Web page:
We left the doctors office not really knowing what to expect but in my mind I was anticipating the worst. Since I didn’t know much about multiple sclerosis all I could think about was wheelchairs and Richard Pryor. I know it sounds silly but at that moment that’s where my mind was.

Once I got pass the initial shock, I underwent the required dose of outpatient intravenous steroids. My eyesight slowly returned to baseline. I went back to class and began running at the park again. To my relief and surprise my initial thoughts did not become my reality at all.

Well, at least not at that time.

The only true difference between that day and the day I got diagnosed was the shots I had to give myself, and the fact that I now know I have multiple sclerosis. I somehow found solace in that. I chuckle now as I remember years ago telling people, “Yes, I have it (MS) but it’s never stopped me from doing what I want to do.”

I completed nursing school and moved in with my boyfriend Tommy. We got an apartment in Metairie, Louisiana and I began my nursing career running through the floors of a New Orleans intensive care unit while Tommy worked at The House of Blues New Orleans. I had 2 relatively “uneventful” years living with MS until I decided to become a travel nurse. Tommy got a transfer through his job and we hit the road. The plan was to travel the United States living in a city for a year or two then moving to another city. First stop, “Sin City” Las Vegas, Nevada.

Continue Reading

My Big Move to Las Vegas

Las Vegas Here We Come

35 thoughts on “Diagnosis (Part 1)”
  1. Theresa Peterson 20 November, 2014 on 1:33 AM Reply

    I like your stories. You are an amazing inspiration. I’m newly diagnosed in July of 2014. It’s been whirlwind chain of events as I am 46 and this monster on my back came out of nowhere. I am very frustrated as I can’t even walk that great in the snow anymore and I used to sled dogs race when I was younger. I’m just trying to find my way now, my dr says I have to cope with life a new way and I cannot find that coping mechanism quite yet. Hopefully some day I can.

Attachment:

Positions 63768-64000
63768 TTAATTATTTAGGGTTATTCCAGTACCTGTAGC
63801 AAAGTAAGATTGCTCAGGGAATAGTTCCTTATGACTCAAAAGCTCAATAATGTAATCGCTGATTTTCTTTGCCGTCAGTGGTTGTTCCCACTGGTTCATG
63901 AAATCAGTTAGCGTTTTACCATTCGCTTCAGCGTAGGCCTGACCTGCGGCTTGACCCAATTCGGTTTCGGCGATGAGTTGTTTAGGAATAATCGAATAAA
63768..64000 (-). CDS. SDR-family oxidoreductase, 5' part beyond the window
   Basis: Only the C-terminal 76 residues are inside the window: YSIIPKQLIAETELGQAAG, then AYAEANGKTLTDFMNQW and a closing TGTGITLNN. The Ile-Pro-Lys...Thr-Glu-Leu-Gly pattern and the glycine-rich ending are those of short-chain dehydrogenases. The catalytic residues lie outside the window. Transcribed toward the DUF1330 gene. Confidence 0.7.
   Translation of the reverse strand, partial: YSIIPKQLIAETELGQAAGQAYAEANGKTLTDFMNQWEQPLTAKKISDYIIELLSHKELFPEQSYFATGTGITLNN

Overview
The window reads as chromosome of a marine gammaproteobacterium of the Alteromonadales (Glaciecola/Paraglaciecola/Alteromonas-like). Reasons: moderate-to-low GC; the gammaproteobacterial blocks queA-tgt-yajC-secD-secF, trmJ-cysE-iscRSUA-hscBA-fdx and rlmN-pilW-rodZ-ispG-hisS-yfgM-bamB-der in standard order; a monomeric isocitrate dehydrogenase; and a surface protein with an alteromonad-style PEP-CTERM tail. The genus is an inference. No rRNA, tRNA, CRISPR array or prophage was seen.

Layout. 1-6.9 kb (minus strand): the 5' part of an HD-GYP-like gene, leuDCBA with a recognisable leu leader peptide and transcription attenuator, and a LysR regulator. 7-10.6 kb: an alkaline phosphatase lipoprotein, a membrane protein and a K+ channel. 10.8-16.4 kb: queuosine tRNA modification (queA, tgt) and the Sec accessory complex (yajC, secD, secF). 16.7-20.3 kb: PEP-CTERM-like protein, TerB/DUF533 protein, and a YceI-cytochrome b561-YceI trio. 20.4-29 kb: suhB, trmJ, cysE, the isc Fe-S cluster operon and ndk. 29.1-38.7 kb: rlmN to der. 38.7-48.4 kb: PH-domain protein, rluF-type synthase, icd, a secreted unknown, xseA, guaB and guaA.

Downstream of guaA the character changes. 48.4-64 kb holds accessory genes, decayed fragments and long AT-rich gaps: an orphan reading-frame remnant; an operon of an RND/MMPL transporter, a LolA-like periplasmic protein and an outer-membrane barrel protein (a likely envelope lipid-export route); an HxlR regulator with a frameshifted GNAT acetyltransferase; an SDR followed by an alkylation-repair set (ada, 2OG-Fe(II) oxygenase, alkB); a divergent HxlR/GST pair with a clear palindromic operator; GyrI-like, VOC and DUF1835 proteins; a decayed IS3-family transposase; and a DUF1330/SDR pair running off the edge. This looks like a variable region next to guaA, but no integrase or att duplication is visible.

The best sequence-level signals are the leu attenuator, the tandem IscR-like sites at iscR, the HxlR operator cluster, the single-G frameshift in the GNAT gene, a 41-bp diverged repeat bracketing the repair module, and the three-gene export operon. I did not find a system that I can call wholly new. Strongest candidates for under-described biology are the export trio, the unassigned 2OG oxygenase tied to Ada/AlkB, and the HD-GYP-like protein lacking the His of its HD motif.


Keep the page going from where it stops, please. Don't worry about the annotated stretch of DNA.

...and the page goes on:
• Nicole Lemelle 20 November, 2014 on 11:38 AM Reply

      Theresa you will find a way because you have to!

  2. Avril 4 March, 2014 on 7:49 AM Reply

    Nicole,your story is the story of so many of us newbies and it feels very similar to my experience. The ole’ Optic Neuritis I have had it at least one more time since I was diagnosed Christmas 2012. The worst holiday ever but thank God for faith,hope and family! I never experienced issues with sight however I had the fatigue and dizziness for years but upon onset of the O.N. it has been like dominoes falling–me falling,numbness,tingling,burning,speech issues. I look forward to seeing your new blog posts on Tuesday! Keep Calm we are MS’ers :)

    • Nicole Lemelle 4 March, 2014 on 4:30 PM Reply

      April, i’m looking forward to seeing you too!

  3. Joe 2 September, 2013 on 7:27 AM Reply

    Newby with MS so hard to say… I was told this spring and got started on meds. I found your site last night and yes I cried with joy. I fill so lost and have no one to truly talk to.Keep up the good work. I am 50 family man and a work all the time. I am thankful that right now all I have is right eye pain some blurr and and very tired sometimes . sorry about typing.

    • Nicole Lemelle 2 September, 2013 on 1:55 PM Reply

      Joe, Welcome and don’t worry my typing is not all that gyre at either! Welcome to the site! I post updated posts on Tuesdays, so sign up and they will be delivered to your inbox. You just got diagnosed? Well, keep moving forward.

  4. Bridget Russo 5 June, 2013 on 10:33 AM Reply

    Hi,